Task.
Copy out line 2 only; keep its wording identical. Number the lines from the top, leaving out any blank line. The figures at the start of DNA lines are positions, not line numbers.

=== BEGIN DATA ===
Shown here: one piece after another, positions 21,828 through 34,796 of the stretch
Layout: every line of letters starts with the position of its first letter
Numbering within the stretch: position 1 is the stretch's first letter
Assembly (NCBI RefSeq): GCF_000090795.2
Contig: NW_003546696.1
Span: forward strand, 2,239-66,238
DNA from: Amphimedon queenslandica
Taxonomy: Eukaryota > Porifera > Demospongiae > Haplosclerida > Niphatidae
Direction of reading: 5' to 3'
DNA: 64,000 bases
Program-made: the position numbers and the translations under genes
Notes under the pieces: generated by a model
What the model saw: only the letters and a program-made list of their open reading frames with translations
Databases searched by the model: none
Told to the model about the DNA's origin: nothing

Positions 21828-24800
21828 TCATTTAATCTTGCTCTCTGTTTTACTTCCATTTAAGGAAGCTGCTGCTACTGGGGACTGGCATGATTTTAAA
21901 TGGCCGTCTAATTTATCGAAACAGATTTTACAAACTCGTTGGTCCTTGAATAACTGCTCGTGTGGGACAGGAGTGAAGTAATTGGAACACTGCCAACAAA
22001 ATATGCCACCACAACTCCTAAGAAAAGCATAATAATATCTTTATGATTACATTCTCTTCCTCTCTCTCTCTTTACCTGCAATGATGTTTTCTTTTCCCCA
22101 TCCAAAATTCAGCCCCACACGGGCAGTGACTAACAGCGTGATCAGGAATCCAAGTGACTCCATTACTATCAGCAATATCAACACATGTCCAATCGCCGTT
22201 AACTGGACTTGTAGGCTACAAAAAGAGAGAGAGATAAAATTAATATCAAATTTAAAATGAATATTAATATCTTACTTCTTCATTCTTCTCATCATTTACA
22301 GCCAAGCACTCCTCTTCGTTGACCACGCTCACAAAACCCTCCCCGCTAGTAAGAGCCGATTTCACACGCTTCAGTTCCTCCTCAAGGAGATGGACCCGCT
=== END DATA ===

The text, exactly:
Layout: every line of letters starts with the position of its first letter